Eighty-three wins, tied for sixth with Cale Yarborough on the Cup Series all-time list.

Five consecutive Cup Series championships from 2006-10 and seven overall, tying him for the most with Richard Petty and Dale Earnhardt.

Jimmie Johnson ranks as one of the greatest drivers in NASCAR history.

At the end of last year, the 44-year old from El Cajon, California, announced this — his 19th season in the No. 48 Hendrick Motorsports Chevrolet — would be his final full one in the Cup Series.

His farewell tour was interrupted for 10 weeks by the coronavirus pandemic and has ramped up in earnest since NASCAR returned May 17.

Now, for likely the final time in his career, Johnson heads to Pocono Raceway this weekend for the Cup Series doubleheader: the Pocono Organics 325 on Saturday and the Pocono 350 on Sunday. He will look to end a 108-race drought since his last victory at Dover in June 2017.

JARED C. TILTON / GETTY IMAGES
Jimmie Johnson, driver of the #48 Lowe’s Planes Chevrolet, stands on the grid after qualifying on the pole for the NASCAR Sprint Cup Series GoBowling.com 400 at Pocono Raceway on August 2, 2013 in Long Pond.

 

In 36 starts at the 2.5-mile triangular track in Long Pond, Johnson has three wins, three poles, 11 top-five finishes, 20 top 10s and 743 laps led.

Times-Tribune motor sports writer Scott Walsh spoke with Johnson about his final full season, his recollections of Pocono and thoughts on his career:

Q: Talk about how you feel your season is going so far. Two top-five finishes, six top 10s, 11th in the point standings after 13 races.

A: Performance-wise we’ve had very competitive cars. Very thankful we have the new Camaro that we do this year. It’s really put us on an equal playing ground with the other manufacturers. My team, a couple years ago now Chad (Knaus) and I decided to go separate ways, and the process of finding the right leader and the group of guys to find that ultimate connection that takes you from good to great in a team sport. A lot of people don’t realize NASCAR is a team sport, but it is. We’re in a good spot. I feel we’ve had a few opportunities get away the second half of last year and the start of this year. Mistakes I’ve made, just unfortunate how things have played out. But we’re there knocking on the door and I’ve always believed if you are running in the top five, you’re going to have a shot to win.

Q: What do you think about coming to Pocono for the final time, especially since it’s the doubleheader?

A: It’s so funny. Go back three or four months and looking at the doubleheader, you’d go, ‘Wow! That’s going to be different.’ Then enter this pandemic, we come back racing twice a week and you go, ‘The Pocono schedule looks familiar.’ I think we’ve learned a lot through the shutdown about efficiency levels in our industry and certainly as we’ve been able to go back racing and meet guidelines with health officials. We’re at the track for a shorter period of time. The quality of racing has not been affected, so would argue it’s been improved. The doubleheader really provides two opportunities to see the Cup cars on track and for the fans to see their favorite drivers. So I feel like we are recognizing some opportunities because of the pandemic, because of how we’re back racing, that we may have overlooked in the past. As the world continues to change and sports fans consume their products in different ways, I feel like we’re in a situation to better our sport and grow our sport that we may not have done otherwise.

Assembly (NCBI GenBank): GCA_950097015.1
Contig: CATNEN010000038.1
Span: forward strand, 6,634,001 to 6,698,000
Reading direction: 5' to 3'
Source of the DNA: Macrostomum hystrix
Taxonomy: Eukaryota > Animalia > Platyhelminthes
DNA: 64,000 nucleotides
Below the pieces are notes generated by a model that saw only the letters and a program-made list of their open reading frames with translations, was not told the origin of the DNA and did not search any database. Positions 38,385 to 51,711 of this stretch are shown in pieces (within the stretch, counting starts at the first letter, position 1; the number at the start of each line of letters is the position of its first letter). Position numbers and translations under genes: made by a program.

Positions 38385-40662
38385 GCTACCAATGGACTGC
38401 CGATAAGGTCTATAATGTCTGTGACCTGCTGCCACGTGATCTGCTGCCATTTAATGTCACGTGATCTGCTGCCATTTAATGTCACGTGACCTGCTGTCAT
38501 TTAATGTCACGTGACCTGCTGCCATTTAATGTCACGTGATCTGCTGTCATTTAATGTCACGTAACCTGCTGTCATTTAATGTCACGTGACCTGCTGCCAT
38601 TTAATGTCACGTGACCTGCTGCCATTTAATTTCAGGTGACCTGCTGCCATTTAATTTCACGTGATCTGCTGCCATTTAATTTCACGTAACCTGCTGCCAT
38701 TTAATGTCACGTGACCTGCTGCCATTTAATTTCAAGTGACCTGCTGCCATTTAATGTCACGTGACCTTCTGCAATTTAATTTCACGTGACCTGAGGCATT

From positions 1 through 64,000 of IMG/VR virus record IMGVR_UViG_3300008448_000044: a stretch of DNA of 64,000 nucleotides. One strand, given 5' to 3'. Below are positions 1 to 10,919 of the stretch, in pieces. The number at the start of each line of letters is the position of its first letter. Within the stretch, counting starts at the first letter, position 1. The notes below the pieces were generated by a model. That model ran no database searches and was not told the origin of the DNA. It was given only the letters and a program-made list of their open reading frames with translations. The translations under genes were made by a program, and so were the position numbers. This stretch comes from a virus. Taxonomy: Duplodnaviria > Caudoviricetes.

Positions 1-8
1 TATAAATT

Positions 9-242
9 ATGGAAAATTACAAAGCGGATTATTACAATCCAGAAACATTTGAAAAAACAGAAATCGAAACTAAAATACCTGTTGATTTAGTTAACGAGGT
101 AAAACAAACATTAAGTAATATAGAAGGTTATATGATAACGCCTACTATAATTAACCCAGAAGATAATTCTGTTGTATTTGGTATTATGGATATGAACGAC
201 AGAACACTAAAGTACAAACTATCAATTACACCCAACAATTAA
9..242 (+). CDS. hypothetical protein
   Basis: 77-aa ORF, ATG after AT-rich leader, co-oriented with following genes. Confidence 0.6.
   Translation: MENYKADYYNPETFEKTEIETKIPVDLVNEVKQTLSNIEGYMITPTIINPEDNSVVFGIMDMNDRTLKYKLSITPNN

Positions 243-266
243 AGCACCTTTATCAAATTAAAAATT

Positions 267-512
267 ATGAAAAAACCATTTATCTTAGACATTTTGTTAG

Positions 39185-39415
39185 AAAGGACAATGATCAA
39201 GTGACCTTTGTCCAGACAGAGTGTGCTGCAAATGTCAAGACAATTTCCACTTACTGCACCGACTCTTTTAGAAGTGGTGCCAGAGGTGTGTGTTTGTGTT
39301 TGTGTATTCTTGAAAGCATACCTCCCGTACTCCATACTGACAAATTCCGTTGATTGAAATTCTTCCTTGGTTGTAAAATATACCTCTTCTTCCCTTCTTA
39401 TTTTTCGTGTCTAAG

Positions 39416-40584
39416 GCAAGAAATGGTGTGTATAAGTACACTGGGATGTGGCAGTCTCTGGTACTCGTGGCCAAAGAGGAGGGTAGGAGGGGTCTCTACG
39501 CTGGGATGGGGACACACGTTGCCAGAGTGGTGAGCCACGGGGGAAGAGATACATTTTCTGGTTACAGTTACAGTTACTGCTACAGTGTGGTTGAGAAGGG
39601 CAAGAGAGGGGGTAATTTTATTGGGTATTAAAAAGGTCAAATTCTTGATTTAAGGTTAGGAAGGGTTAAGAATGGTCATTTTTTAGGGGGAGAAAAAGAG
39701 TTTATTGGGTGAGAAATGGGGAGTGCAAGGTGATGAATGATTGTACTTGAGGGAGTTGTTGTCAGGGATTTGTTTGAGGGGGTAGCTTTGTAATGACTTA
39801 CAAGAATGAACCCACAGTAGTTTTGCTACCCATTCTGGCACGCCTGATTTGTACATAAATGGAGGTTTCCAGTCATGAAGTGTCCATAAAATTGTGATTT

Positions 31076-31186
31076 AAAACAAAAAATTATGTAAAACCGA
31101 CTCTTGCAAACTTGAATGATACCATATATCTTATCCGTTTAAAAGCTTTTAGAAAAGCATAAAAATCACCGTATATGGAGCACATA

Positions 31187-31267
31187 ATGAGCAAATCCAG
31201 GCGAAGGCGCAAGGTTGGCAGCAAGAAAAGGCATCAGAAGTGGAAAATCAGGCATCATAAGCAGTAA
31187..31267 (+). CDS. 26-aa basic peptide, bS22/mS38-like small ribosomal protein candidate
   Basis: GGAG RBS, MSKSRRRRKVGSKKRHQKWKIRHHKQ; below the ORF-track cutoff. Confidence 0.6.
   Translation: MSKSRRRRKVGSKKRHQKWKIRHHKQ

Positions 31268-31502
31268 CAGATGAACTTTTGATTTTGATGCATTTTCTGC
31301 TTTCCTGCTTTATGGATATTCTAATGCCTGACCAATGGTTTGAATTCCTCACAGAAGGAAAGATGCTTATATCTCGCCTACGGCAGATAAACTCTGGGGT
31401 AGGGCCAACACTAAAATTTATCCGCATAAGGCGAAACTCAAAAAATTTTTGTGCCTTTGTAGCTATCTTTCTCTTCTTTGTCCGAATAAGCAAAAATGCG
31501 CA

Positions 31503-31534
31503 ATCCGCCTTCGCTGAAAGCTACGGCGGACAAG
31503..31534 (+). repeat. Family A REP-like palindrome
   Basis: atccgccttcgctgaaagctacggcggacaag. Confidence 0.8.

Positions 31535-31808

Q: What was your first impression of Pocono when you showed up there in 2002?

A: Just how big it was. Even on the race track. Normally the track looks smaller, the lap time is half to a third, two-thirds of what you see there. You can quickly get into a rhythm to chip away at the fine details to be competitive. Pocono is so big and each corner has such a long straightaway that a small little detailed miss compounds, and you come around and look at your overall lap time and go, ‘Oh my gosh, I’m so far off.’ Because the track is so big it takes a lot of laps to dial that in.

ASSOCIATED PRESS FILE
One of the tributes for Jimmie Johnson during his final full-time season included a custom surfboard and the renaming of a tunnel at Homestead-Miami Speedway.

 

Q: You seemed to take to Pocono pretty quickly.

A: I’ve always done well with quirky tracks. Three different corners with banking and radius, when I first started there you just had to manage those three corners. You really couldn’t dial in all three. I think things have changed a lot with the rules package now. Three or four years ago, when we took away the right height rules, it is much easier to get all three corners right. But when I first started, you just had to average things out and deal with some handling issues. With my upbringing in off-road trucks and buggies, I feel like that was an advantage for me and why I was able to win there so early in my career.

Q: Any of your three wins at Pocono stand out? You had the season sweep there in 2004, one of just seven drivers to accomplish the feat at the track.

A: The year we swept was super cool. We just had a lot of good things going on with the race cars. When I think back on my trips there, that year in general really stands out. I do remember a lot of tough times there. Back when we could test, I used to test there every year when I was first getting started; it must have been five or six years in a row. It was always tough to find speed. I can remember losing my brakes in turn 1 and crashing into the wall (in June 2017). It’s funny, I probably remember the tougher moments more than I really do the better moments. I was involved in an incident down Long Pond (straight in August 2010) that sent Elliott Sadler into a horrific crash. He hit the wall so hard it ripped the engine out of the car and it was just laying there, separate from the car. I was at the head of that whole thing starting and I thought I killed my friend. I was like, Oh my gosh, what just happened here?

Q: How has your farewell tour been going? What has been the neatest thing so far that a track has done for you?